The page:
The Shadow of Pandemic in Alaska Literature – Denali Sunrise Publications

I wrote a review of Mia C. Heavener’s new novel with Red Hen Press, Under Nushagak Bluff. This is an important new addition to the field of contemporary Indigenous novel because it is gorgeously conceived and written, its historic setting bucks an established trend in Indigenous literature, and it cracks open Bristol Bay’s history of epidemics—a history of eerie relevance to today’s coronavirus pandemic.

A couple short excerpts from my review:

My take: Heavener’s novel asks, precisely how does historic understanding erode? Where does the past, personal and collective, get mis-placed, mis-taken, coded, and ultimately concealed?

Seagulls swoop and dive, crying in the salty air. The waves of Nushagak Bay crash on sandbars and rocky shores. Machines rattle the warehouses on the cannery side of the village “where the beach flattened and the boardwalks grew tall.”

So many sounds; so many stories. Yet as I page through Mia Heavener’s new novel Under Nushagak Bluff under the long shadow of the COVID-19 pandemic, it is the novel’s subtle and steady investigation of silence that most captivates me. 

Denali Sunrise Publications arranged my review alongside a beautiful array of historic photos, maps, and contextual historic commentary. Full review essay available here.

Listening the Lyric Essay – New Writing: The International Journal for the Practice and Theory of Creative Writing

ABSTRACT
Constructions of the ‘I’ in nonfiction receive ample study – particularly in discussions of memoir – yet when it comes to forms of the lyric essay, the narrator is unmapped. This article fills that gap in two ways: first, I question the convention of referring to lyric essay narrators as ‘speakers’. Reinscribing concepts of ‘speaking’, ‘speech’, and ‘voice’ within the historic development of Western metaphysical tradition reveals that those terms entail a complex of philosophic problems, namely, a deeply ingrained relationship to authoritative truth. This article takes the position that lyric essay narration cannot be accurately analysed with language invoking oppressive histories of systematic silencing and speech-based authoritative control. As a conceptual alternative, I argue that lyric essay narration more closely parallels listening than it does speaking. Adopting and adapting ethnomusicologist-anthropologist-linguist Steven Feld’s work with the Kaluli in Papua New Guinea, this article outlines and dialogues with a Kaluli concept called ‘lift-up-over-sounding’ to propose an analytic framework in which listening emerges as a multifaceted theoretic concept useful to studies of the narrator in creative nonfiction lyric essays. Full citation and article access here.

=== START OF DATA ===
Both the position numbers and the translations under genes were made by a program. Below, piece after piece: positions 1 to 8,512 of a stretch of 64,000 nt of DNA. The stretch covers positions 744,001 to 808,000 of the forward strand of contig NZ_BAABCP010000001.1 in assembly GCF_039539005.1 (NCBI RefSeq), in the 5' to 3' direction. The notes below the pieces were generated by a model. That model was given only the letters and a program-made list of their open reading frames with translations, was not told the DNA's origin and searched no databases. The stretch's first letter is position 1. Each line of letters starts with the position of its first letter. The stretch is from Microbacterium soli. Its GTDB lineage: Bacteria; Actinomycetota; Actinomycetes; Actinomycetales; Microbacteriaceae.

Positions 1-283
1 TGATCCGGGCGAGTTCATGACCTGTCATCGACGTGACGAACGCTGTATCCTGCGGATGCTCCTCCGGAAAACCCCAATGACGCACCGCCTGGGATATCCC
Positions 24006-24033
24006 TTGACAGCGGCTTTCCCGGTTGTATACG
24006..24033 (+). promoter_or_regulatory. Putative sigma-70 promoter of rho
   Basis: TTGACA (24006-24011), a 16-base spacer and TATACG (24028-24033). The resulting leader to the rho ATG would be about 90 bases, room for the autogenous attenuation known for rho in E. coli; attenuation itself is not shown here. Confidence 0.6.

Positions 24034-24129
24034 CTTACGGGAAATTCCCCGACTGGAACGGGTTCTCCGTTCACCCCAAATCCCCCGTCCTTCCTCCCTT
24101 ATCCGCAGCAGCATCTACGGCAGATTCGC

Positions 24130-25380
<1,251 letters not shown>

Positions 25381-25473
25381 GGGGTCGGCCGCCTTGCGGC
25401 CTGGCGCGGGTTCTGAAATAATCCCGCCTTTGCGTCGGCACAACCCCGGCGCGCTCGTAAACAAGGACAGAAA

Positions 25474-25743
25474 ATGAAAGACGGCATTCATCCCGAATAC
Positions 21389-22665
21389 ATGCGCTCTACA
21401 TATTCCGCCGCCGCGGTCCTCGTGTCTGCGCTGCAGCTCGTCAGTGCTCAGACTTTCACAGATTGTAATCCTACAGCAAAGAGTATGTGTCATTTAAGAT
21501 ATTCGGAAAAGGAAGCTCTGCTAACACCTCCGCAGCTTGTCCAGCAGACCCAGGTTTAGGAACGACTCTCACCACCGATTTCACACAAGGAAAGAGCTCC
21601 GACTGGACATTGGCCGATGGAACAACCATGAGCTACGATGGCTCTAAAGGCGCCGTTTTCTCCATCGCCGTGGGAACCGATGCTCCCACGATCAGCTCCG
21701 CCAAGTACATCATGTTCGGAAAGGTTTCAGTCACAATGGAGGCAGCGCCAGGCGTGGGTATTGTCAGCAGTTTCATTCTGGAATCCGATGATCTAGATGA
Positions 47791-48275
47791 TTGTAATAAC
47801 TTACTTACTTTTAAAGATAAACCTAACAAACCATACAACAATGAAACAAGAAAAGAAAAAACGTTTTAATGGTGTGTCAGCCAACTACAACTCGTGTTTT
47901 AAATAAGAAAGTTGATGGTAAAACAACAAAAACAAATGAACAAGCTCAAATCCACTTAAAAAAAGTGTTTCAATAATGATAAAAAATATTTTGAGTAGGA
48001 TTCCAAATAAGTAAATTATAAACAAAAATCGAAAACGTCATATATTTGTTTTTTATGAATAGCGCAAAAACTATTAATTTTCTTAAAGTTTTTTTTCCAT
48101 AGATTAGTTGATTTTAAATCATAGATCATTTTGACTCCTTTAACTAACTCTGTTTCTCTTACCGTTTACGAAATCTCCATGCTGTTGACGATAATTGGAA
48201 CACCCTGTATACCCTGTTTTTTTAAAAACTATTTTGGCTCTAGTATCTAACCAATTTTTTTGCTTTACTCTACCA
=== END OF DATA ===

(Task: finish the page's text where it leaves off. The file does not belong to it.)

Documentation and Myth: On Daniel Janke’s How People Got FireAssay: Journal of Nonfiction Studies

How People Got Fire, Daniel Janke, provided by the National Film Board of Canada

How People Got Fire is a gorgeous, sixteen-minute film. It’s gorgeous because ancient reality—what Robert Bringhurst would call mythtime—folds into the day to day of a contemporary present. And it’s gorgeous because it’s set in Carcross, Yukon. Plus, it’s an animated documentary (fascinating concept). So I opened up some questions and advanced some arguments.

Article excerpt:

The realism of the southern Yukon landscape and the specificity of Carcross Mountain suggest this film’s relationship to the real world is crucial. In order to register the film’s meaning, its argument, or its thesis, it’s thus crucial we understand the film to be “true.” But the film represents at least two real worlds: a nonfiction distant time and a nonfiction present time. As a documentary film, what is the production documenting about each? And as a digital essay, what is the film asking about each? How do distant time and present time relate? How do the mixed approaches of abstraction and realism knit these two worlds together without defining one as more true than the other?

I explore these questions by drawing from cinema studies, epistemology, and theory of the essay. Full article published in Assay: A Journal of Nonfiction Studies.

Nonfiction as Lens – Brevity Blog

A tiresome, albeit necessary question: what are the rules of truth in nonfiction? In this Brevity post, I find Niklaus Luhmann, German sociologist and systems theorist, useful in de-centering the debate. Excerpt:

The true/false binary that’s useful in science is, I submit, of dubious service to literature, for it’s not art’s project to lie. And I can’t, at the moment, think of any art or genre that claims falsehood. Imagination, sure. Surreality, hyperreality, fantasy—yes, yes, yes. But none of these are properly understood as false. Metaphor, metonymy, and synecdoche are among our basic literary tools. Hyperbole, irony, personification, imagistic juxtaposition, even the objective correlative—none of these tools are for lying. We use them to communicate.

[…] Yet for categorization (read: library organization) purposes, does it even count as nonfiction? is a crucial question. Still, is there a way the term “nonfiction” could serve beyond these implied thumbs-up/thumbs-down, yay/nay, qualified/disqualified, on the shelf or off it, true/false stakes?

If yes, maybe we have to skyhook the practical, organizational impetus of genre. This is what I propose: maybe we can treat “nonfiction” selectively—sometimes as a genre, but also sometimes as a lens of reading. Full post here.

Background photo credit: Jeremy Pataky.Fonts: Canada 1500 by Ray Larabie and Adobe Jenson Pro by Robert Slimbach.
This was a Hiya, Scout! design.